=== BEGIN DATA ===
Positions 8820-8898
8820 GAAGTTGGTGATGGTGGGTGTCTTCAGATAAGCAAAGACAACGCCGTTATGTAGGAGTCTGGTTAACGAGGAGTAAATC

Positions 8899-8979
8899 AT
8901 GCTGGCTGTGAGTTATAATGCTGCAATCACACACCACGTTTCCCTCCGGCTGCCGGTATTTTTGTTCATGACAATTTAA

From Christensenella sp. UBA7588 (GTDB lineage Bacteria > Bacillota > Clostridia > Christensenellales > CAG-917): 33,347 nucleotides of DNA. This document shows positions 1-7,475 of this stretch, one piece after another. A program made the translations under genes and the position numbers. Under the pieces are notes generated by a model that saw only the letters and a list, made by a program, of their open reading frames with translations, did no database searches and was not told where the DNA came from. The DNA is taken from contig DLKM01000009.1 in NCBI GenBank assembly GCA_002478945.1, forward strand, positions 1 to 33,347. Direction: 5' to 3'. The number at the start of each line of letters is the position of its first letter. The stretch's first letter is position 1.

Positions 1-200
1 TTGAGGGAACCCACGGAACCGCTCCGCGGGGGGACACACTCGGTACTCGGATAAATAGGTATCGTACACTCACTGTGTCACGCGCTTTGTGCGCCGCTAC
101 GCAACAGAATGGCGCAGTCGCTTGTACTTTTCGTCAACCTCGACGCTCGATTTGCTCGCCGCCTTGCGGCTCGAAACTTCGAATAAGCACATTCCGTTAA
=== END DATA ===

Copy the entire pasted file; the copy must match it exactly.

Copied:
Positions 8820-8898
8820 GAAGTTGGTGATGGTGGGTGTCTTCAGATAAGCAAAGACAACGCCGTTATGTAGGAGTCTGGTTAACGAGGAGTAAATC

Positions 8899-8979
8899 AT
8901 GCTGGCTGTGAGTTATAATGCTGCAATCACACACCACGTTTCCCTCCGGCTGCCGGTATTTTTGTTCATGACAATTTAA

From Christensenella sp. UBA7588 (GTDB lineage Bacteria > Bacillota > Clostridia > Christensenellales > CAG-917): 33,347 nucleotides of DNA. This document shows positions 1-7,475 of this stretch, one piece after another. A program made the translations under genes and the position numbers. Under the pieces are notes generated by a model that saw only the letters and a list, made by a program, of their open reading frames with translations, did no database searches and was not told where the DNA came from. The DNA is taken from contig DLKM01000009.1 in NCBI GenBank assembly GCA_002478945.1, forward strand, positions 1 to 33,347. Direction: 5' to 3'. The number at the start of each line of letters is the position of its first letter. The stretch's first letter is position 1.

Positions 1-200
1 TTGAGGGAACCCACGGAACCGCTCCGCGGGGGGACACACTCGGTACTCGGATAAATAGGTATCGTACACTCACTGTGTCACGCGCTTTGTGCGCCGCTAC
101 GCAACAGAATGGCGCAGTCGCTTGTACTTTTCGTCAACCTCGACGCTCGATTTGCTCGCCGCCTTGCGGCTCGAAACTTCGAATAAGCACATTCCGTTAA